Baybay Beach Sweepers Bury Garbage in Sand

Were Roxas beach sweepers buying garbage in the sand? That’s what the Panay News recently reported. Some Baybay Beach civil servants accused of burying trash along the shore have admitted their guilt.

Popular Beach Resort for Locals

Baybay Beach[i] in Capiz faces the Sibuyan Sea and is also called La Playa de Roxas.

It’s is not your typical beach destination that has glass-like azure waters and fine white sand.

Though it may have greyish sand, Baybay Beach it has its own appeal. Locals flock to the Baybay beach resorts for the affordable and delicious seafood served by restaurants along its seven-kilometer stretch of fine grey sand.

Flock no More?

However, tourists on Christmas vacation at the popular destination found garbage buried in one-foot-deep holes right at the beachfront.

They alleged that sweepers hired by the city government were behind this practice.

“What a stupid way to dispose of rubbish collected at the beach,” said a local tourist, who spoke on condition of anonymity.

“They are not cleaning the beach. They are polluting it instead,” the tourist added.

Garbage found buried underneath the sandy shore comprised mostly of plastic bags, aluminum foils and tree branches.

Sweepers Admit Guilt

In an apparent admission of the practice, a sweeper admitted to the Panay News that transporting the garbage from the beach to the collection area was “difficult.”

Covered with sand, the trash they collect from the Baybay Beach was “heavy,” said one sweeper, who refused to be identified.

According to the sweeper, they were getting orders from City Tourism Officer Bryan Mari Argos.

Argos was unable to be reached for comment.

Restaurant Owners Paying for Beach “Clean Up”

The city government hired the sweepers for a round-the-clock clean-up along the Baybay Beach.

Trash that beach goers toss on the beach not only becomes an eyesore but also pollutes the beach.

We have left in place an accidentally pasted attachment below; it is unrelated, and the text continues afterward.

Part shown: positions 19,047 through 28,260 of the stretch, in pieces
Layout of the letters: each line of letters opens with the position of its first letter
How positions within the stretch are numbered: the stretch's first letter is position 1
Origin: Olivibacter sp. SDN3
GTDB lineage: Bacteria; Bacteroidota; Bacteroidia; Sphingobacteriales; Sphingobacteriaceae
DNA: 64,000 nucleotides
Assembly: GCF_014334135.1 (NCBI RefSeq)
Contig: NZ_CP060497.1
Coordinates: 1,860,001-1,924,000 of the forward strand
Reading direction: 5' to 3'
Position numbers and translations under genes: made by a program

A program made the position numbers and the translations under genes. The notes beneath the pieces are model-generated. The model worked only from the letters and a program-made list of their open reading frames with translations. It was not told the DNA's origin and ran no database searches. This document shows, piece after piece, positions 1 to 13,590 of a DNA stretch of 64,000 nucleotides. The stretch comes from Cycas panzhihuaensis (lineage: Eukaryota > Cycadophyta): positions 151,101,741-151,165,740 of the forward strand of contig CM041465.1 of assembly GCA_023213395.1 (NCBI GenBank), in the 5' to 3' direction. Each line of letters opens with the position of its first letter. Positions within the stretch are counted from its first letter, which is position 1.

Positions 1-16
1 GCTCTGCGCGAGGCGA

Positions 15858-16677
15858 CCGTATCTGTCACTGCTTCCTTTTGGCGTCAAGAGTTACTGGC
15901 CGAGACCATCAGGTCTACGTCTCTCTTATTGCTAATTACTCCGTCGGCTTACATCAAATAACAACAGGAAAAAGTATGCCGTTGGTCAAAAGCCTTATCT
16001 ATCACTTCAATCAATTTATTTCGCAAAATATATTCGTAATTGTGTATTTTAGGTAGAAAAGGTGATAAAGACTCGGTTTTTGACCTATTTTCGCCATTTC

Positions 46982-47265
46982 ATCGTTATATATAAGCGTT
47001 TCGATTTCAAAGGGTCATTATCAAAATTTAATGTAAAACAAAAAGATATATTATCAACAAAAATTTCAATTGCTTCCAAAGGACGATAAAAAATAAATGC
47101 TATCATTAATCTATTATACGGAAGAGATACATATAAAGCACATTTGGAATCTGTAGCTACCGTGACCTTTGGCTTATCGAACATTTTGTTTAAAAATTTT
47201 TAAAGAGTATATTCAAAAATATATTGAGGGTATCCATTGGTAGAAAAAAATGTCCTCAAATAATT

A restaurant owner expressed dismay, noting that they pay a “garbage fee.”

Establishment operators “shoulder the salaries of the sweepers deployed to the beachfront,” said the restaurant owner, who spoke on condition of anonymity.

Each establishment “pays P170 a week (3.40 U.S. Dollars),” the business owner said. “A representative of Barangay Baybay collects the payment.”

This is “aside from the P2,000 ($40) garbage fee we annually pay the city government,” the restaurant owner added.

“Cleaning the beach is useless if the garbage is buried right at the shoreline,” said the restaurant owner. “The rubbish will resurface during high tide, especially when the waves are strong.”

Ghosts of Mailmen Past

Remember letter carriers in the U.S. that dumped their mail instead of delivering it? Ditches, dumpsters, the woods, stinky catch basins, you name it, these are just a few of the places some lazy mail carriers have discarded their mail.

Did not find any slothful civil servant online, however, that buried their letters and a packages on a beach.


[i] Joshua Berida, Baybay Beach, Tips before you go. Retrieved from

Beach Photo Credit: Panay News


Author: The Kano

POST AUTHOR: "THE KANO" aka "THE CRUSTY OLD EXPAT." Dave DeWall, "The Kano", is the Publisher & Editor-in-Chief of "Philippines Plus" in publication since August 2009. He is also the CEO of Lizard Poop Productions and author of the best-selling guide book "The Philippines Expat Advisor." Dave moved to the Philippines in July 2009 from Central Illinois with his lovely wife of over 18 years, "The Sainted Patient Wife." The couple reside in a rural province in Western Visayas, Guimaras. The small island province is said to have the sweetest mangoes in the world. They do not have any children but are the proud owners of eight active canines, including a Belgian Shepherd called "Killer" "Killer" has bitten five people in the last two years along with one goat and a carabao. "Killer" doesn't like strangers. Or goats. Or carabaos.